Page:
to publish poetry in book form, and “Crankhandle” became one of the

first four Cordite Books. It was only after “Crankhandle” was

published, and the flurry of the Victorian Premier’s Literary Awards

had settled, that I sent “Melbourne Journal” to Terri-ann White at UWA

Publishing. There is a final work in the Notebooks, titled “Heidegger’s

bicycle”, which has just been accepted by Matthew McKenzie (son of the

great bibliographer and textual critic D F McKenzie, who also ran the

Wai-te-ata Press at Victoria University of Wellington in New Zealand

for many years). Matthew runs the Paekakariki Press at Walthamstowe,

England. “Heidegger’s bicycle” will be the last of the Notebooks for a

long time as my attention has now turned to a new and rather longer

work. As Don McKenzie has been one of my literary and printing heroes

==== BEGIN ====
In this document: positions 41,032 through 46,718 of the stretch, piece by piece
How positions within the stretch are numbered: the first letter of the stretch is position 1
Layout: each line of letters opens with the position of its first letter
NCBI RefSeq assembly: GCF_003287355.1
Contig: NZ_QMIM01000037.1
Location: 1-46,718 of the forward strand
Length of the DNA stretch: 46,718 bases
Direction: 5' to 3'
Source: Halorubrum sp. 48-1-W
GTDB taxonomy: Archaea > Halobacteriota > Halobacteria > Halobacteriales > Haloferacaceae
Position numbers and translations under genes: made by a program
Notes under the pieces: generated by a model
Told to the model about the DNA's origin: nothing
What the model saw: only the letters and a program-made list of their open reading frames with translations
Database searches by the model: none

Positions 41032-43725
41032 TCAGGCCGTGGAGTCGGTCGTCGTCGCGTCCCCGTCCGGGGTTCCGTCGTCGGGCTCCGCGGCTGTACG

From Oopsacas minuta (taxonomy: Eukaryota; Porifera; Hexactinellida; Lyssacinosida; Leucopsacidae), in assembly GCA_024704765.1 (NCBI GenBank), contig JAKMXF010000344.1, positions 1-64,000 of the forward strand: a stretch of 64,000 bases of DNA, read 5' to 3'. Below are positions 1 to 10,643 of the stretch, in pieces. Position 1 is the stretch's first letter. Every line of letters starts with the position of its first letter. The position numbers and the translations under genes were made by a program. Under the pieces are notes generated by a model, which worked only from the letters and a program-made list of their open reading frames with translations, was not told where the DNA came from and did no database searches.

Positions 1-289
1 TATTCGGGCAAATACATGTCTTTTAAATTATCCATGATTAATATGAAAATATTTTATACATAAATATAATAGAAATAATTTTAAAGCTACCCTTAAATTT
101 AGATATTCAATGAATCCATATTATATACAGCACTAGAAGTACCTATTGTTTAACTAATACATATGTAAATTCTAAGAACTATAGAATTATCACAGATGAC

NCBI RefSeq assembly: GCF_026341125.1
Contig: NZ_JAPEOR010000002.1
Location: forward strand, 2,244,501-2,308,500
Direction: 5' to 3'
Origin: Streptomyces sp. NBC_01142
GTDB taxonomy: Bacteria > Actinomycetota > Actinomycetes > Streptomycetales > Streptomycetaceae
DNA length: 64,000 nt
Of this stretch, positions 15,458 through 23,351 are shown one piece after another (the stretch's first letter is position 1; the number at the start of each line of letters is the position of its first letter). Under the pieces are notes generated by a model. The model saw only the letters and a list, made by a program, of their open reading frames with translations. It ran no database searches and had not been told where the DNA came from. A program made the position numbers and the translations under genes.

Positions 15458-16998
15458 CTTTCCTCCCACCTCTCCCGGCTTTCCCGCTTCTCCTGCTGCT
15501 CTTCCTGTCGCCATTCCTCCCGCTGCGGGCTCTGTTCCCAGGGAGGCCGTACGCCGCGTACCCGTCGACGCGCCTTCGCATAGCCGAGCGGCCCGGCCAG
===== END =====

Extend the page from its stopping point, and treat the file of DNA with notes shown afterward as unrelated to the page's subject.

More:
for many decades, it’s fantastic for me that I will be printed

letterpress by Matthew.

 Q. Your move from New Zealand (Sidetracks 1976-1991) to Melbourne

(1998-2003) sees unease: Melbourne opens with the words “nothing’s

familiar”. Tell us a little more about the move.

A. In a small literary community like New Zealand’s, it’s very hard to

change one’s image in a field that has generally already decided who

and/or what you are. One problem that had been occurring to me in the

1990s was : How might I continue to grow as a writer when I had already

become something of a fixed identity in a small environment.

The answer came : move out, and Australia seemed to be a good place to

go. I knew other New Zealanders who had come here and did well, and

beyond the identities they had acquired in New Zealand. As it happened,

it was the best thing to do, and I have since been able to develop and

write things I would never have written if I had remained in New

Zealand. I also enjoyed the multiculturalism of Melbourne, as one who

has never identified with place or culture or class or ethnic

background at all. And yet it was true : nothing was familiar, even to

the sheer sound of the voices around me. If one was ‘at home’ in an

alien environment, then this was a great place to be. So, part of the

impetus of the early stages of “Melbourne Journal” was to register that

unfamiliarity so it stayed unfamiliar, yet it also became recognisable.